Ventura AK, Inamdar LB, Mennella JA. 2015. Consistency in infants’ behavioural signalling of satiation during bottle-feeding. Pediatr Obes. 10(3):180-7.

Wojcik KY, Rechtman DJ, Lee ML, Montoya A, Medo ET. 2009. Macronutrient analysis of a nationwide sample of donor breast milk. J Am Diet Assoc. 109(1):137-40.

Woolridge MW. 1995. Baby-controlled breastfeeding: Biocultural implications. In: Breastfeeding: Biocultural perspectives. P. Stuart-Macadam and KA Dettwyler (eds). New York: Aldine deGruyter.

Woolridge MW and Baum JD. 1992. Infant appetite-control and the regulation of breast milk supply. Children’s hospital quarterly 3:133-119.

Woolridge MW and Fisher C. 1988. Colic, ‘Overfeeding,’ and Symptoms of Lactose Malabsorption in the Breast-Fed Baby: A Possible Artifact of Feed Management. Lancet 13: 382-384.

Note: Portions of this article, “Jettisoning the infant feeding schedule: Why babies are better off feeding on cue,” are taken from an earlier Parenting Science article, “The infant feeding schedule: Why babies benefit from feeding on demand.” The material here has been updated and substantially revised.

For more references pertaining to the infant feeding schedule, see my article on breastfeeding on demand.

Image credits for “The best infant feeding schedule”

image of infant breastfeeding by istock / Jomkwan

Content of “The best infant feeding schedule” last modified 5/2021

Breastfeeding: on Demand or Schedule


Read time: 5 minutes

What to know about breastfeeding on-demand versus on a schedule

  • Feeding needs vary depending on baby’s age

  • Know when to expect a natural feeding pattern to emerge

  • Understand your baby’s and your body’s signs that it’s time to feed

Many new parents wonder if they should be breastfeeding on demand or on a schedule. On demand breastfeeding, also called cue-based, baby-led, or responsive breastfeeding, is when you follow your baby’s cues for when and how much to feed. On the other hand, feeding on a schedule means you’re breastfeeding at specific times, and perhaps for a specific amount of time, that is not determined by the baby. 10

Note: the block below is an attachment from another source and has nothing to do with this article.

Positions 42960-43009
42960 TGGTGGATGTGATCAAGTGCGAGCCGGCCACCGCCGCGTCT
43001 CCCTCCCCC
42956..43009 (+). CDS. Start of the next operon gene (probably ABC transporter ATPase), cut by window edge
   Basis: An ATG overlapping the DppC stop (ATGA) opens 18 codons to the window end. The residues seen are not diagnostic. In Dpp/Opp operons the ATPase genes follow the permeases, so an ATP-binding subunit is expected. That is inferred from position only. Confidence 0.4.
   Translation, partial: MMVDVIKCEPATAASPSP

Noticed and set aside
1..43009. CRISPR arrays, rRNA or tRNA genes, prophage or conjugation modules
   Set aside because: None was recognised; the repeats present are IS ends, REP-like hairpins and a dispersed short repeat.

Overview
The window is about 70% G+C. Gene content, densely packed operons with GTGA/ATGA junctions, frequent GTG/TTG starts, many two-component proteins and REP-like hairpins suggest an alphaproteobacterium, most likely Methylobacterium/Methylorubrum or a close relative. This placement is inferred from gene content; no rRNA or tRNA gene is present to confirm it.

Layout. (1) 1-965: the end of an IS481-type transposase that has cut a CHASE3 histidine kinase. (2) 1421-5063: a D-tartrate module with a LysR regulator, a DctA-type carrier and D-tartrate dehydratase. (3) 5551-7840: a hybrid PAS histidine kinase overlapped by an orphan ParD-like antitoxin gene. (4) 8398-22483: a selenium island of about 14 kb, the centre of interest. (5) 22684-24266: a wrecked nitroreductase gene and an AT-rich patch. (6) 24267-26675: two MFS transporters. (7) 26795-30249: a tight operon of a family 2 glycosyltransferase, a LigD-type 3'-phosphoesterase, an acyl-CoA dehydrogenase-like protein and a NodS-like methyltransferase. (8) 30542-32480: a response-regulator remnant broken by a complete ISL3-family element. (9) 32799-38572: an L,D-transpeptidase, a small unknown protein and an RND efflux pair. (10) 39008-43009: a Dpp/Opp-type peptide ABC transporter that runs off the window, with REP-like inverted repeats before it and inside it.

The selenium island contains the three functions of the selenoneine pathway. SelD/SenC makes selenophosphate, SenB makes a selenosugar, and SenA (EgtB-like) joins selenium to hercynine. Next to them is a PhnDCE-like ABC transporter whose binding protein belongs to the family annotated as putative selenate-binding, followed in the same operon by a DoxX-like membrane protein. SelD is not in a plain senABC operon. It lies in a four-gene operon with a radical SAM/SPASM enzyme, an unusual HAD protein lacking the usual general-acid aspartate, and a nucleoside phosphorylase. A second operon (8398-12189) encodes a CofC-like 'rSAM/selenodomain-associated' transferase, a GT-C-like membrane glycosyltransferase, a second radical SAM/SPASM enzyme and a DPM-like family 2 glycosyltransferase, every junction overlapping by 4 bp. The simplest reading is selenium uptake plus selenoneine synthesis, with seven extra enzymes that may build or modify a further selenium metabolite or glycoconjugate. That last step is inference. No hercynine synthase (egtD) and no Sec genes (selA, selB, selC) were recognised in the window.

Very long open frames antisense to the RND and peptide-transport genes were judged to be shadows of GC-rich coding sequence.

Early on in your baby’s life, feeding on demand is best.1 Breastfeeding is instinctual for babies. They show hunger when their body needs nutrients and calories for growth and development. As soon as you see those feeding cues, let them drink up! In fact, breastfeeding on demand helps support a healthy breastmilk supply as well.2

Read on to learn about when it’s best to breastfeed on demand, and when you may finally start to see a feeding schedule begin to emerge.

How often does my newborn need to breastfeed?

Breastmilk is easily digestible, and newborn’s stomachs are tiny, resulting in your baby needing to eat around the clock. Breastfed infants usually eat 8 to 12 times per 24 hours, or about every 1 to 3 hours.3,4 Each feed may last anywhere from 15 minutes to 20 minutes per breast, give or take depending on each infant. 5

Frequent on-demand feedings benefit both you and your baby. Breastmilk production works by supply and demand, the more you feed, the more milk the body will make.6 Following your baby’s lead and feeding as frequently as they demand will help your body know exactly how much milk it needs to make to meet your baby’s needs. Scheduled feeds may interrupt this natural process of milk production.

Read more: Breastfeeding: How to Support a Good Milk Supply

How do I know when my breastfed baby is hungry?

Signs that your baby is hungry and ready to breastfeed include:

  • Becoming more alert

  • Putting their hands or fingers on or in their mouth

  • Making sucking motions or sounds

  • Sticking their tongue out or smacking lips

  • Rooting (moving their jaw and mouth or head in search of the breast).7

Many caregivers think crying is the main sign of hunger, however crying is actually a late-stage hunger cue and a sign of distress. Watch for earlier hunger cues, as once a baby is crying, it can be harder to get them to latch onto the breast and feed.7,8

Read more: Understanding Your Baby’s Hunger and Fullness Cues

How much breastmilk can your breasts hold? Does breast size affect breastmilk production?

The good news is that total volume of milk you’re able to make per day is not related to the size of your breast.2 The size of your breast is solely related to the amount of fatty tissue. However, the capacity of your milk-making glandular tissue to hold breastmilk is strictly related to how much milk you can store at one time.2

People with a smaller breastmilk storage capacity may need to feed their babies more often for their little one to get enough.2,9 With this smaller capacity, your breasts may feel full often, and it may be best to feed baby (or express milk) when you feel the sensation to release milk. This helps to keep the milk flowing, which can help prevent problems such as leaking, engorgement, low supply, plugged ducts, and mastitis.9,12

Learn about: Avoiding and Managing Blocked Ducts while Breastfeeding

Responsive feeding for healthy growth in breastfed babies

In the first year of life your baby has very high calorie needs in proportion to their small body size. The average baby will triple their birth weight in the first year.12,13 All of this growth is dependent on good feeding practices. Meeting your baby’s needs by feeding on demand in response to their cues ensures adequate growth, nutrient intake, and helps promote the essential bonding moments that happen between baby and caregiver.